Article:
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ES6 looks like an incredibly awesome language! I'm really impressed with everything I've seen in videos and presentation slides online.

I'm curious as to when I'll be able to use ES6 in browsers. At what point is ES6 "production ready?" Furthermore, what does the road from current ECMAscript runtimes to ES6 look like, and will there be a way to make my ES6 code be backwards compatible with older ECMAscript runtimes?

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closed as not constructive by Marc B, therefromhere, Sirko, UmNyobe, LittleBobbyTables Nov 13 '12 at 18:32

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Slightly unrelated: have you looked into TypeScript? (superset of ES5) – John Kurlak Nov 13 '12 at 4:15
Another useful question that developers actually care about more than most. – FutuToad May 13 '14 at 15:30
This is the first web result for "how can I use ES6 in a browser". It's now 2015, and there are multiple options for ES6 trans-compilation, and it still shows up as the 1st result. This thread should either be re-opened, or removed from Google's index. – Chris J Mar 5 '15 at 3:38
I heard that this question got closed because the new tail-call optimization feature is anti-stack-overflow. – Zaz May 6 '15 at 1:48
up vote 131 down vote accepted

Yes, I agree! ES6 is looking pretty exciting.

Originally, the draft was intended to be feature-complete by the end of 2013. And the spec is projected to be finalized by the end of 2014. This date, according to a tweet by Allen Wirfs-Brock, has been pushed back to June 2015.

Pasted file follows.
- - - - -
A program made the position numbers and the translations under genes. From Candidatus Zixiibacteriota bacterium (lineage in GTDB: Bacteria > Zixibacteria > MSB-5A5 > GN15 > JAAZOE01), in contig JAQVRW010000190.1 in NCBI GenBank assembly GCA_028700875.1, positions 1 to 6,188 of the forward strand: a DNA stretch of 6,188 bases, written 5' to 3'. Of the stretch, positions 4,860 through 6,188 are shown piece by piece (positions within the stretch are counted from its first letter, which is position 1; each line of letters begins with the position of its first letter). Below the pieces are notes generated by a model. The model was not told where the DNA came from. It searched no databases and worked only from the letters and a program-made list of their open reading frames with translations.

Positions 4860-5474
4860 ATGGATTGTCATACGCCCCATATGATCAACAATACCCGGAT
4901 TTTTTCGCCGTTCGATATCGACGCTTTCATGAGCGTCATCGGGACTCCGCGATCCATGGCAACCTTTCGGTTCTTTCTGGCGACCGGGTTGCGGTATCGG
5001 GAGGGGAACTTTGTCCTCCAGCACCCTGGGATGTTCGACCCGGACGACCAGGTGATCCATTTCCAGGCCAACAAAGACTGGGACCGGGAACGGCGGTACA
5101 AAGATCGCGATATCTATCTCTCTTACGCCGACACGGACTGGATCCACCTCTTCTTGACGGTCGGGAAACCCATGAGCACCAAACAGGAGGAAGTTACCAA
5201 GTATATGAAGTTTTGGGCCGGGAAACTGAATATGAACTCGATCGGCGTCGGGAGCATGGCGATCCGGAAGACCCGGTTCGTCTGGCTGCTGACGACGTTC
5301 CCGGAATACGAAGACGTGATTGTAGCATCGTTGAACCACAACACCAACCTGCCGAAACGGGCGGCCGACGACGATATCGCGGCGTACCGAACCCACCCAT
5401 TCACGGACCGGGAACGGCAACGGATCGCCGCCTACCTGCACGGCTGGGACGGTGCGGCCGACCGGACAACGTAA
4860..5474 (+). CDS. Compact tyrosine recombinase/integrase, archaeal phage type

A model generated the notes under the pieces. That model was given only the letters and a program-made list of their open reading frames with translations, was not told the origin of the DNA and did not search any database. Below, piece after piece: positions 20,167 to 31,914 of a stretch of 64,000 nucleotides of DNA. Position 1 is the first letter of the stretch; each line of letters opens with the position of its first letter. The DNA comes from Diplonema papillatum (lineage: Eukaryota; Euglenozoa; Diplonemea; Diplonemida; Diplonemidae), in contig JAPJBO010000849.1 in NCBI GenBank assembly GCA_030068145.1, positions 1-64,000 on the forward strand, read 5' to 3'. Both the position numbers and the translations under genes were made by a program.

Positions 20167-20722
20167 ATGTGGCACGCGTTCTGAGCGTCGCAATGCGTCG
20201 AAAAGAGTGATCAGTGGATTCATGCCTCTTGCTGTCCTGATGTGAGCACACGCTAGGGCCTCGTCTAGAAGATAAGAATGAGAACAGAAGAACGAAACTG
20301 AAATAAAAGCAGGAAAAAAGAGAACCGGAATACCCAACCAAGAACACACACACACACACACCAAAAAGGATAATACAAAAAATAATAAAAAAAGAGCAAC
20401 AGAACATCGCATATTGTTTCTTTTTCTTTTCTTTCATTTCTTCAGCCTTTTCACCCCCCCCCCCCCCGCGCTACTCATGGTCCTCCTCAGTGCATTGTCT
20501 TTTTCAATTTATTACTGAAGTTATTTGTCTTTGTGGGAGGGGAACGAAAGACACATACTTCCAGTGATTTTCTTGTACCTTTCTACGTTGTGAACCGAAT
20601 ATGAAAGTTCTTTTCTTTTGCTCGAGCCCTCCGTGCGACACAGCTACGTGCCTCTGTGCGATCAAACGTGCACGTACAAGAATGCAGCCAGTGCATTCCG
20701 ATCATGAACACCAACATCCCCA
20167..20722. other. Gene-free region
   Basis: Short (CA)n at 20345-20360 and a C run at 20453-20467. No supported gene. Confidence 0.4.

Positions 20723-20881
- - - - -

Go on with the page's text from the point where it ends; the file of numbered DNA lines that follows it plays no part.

For more details, see this blog post by Dr. Axel Rauschmayer.

Best Guess Projection

If all goes well we'll see it in all A-grade browsers by the end of 2015.

Using ES6 Features Now

Many of the features are already available on Firefox and Chrome (on Chrome you have to turn on experimental JavaScript in order to access it). It'll probably take Safari the longest.

Clearly, it'll be some years after that before a significant percentage of the people on the internet are using an up-to-date browser. If you're in the position to require A-grade browsers, you'll be able to make the transition more quickly. But there are some tools that can help start making the transition now:

There has been developed a pretty extensive ES6 shim for ES5 compliant browsers, available here:

It includes shims for Symbols, Maps, Sets, and a host of new Math, String, and Array functions. It's being developed along with the drafts, and it's pretty close to up-to-date with the most recent ES6 draft. It's meant to be a placeholder until ES6 is ready so that I can start writing ES6 code now, code which will work when browsers start supporting ES6 natively.

Unfortunately there's no way to simply "shim" in the syntactic changes. For that you either need an interpreter, compiler, or just need to wait on the browsers.

  • Traceur is an ES6-to-ES5 transpiler.
  • Continuum is an ES6 virtual machine which can run in ES3 browsers.
  • Babel (formerly known as 6-to-5) is a transpiler that will compile your ES6 code to ES5 that will run everywhere.
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Please cite sources for first paragraph, especially re: dates. I'm doing a little research and citations would be really helpful. Thanks! – Jared Beck Nov 17 '13 at 19:04
@JaredBeck… – Nathan Wall Nov 18 '13 at 2:49
Thanks @olibre. Also note that ECMA approval is planned for one year later: December 2014. This is what I ended up writing, if you're curious. – Jared Beck Nov 21 '13 at 17:06
Just a note, I've been experimenting with lately and loving it. It still requires the es6-shim and es6-symbol in the browser, but that's not terrible. There's no runtime and it feels cleaner than most implementations thus far. – oliverseal Oct 20 '14 at 5:16
"I've developed" - You're not Paul Miller, the original creator, nor me, the current maintainer. Why are you claiming authorship of something you haven't worked on? – LJHarb Jul 20 '15 at 0:34

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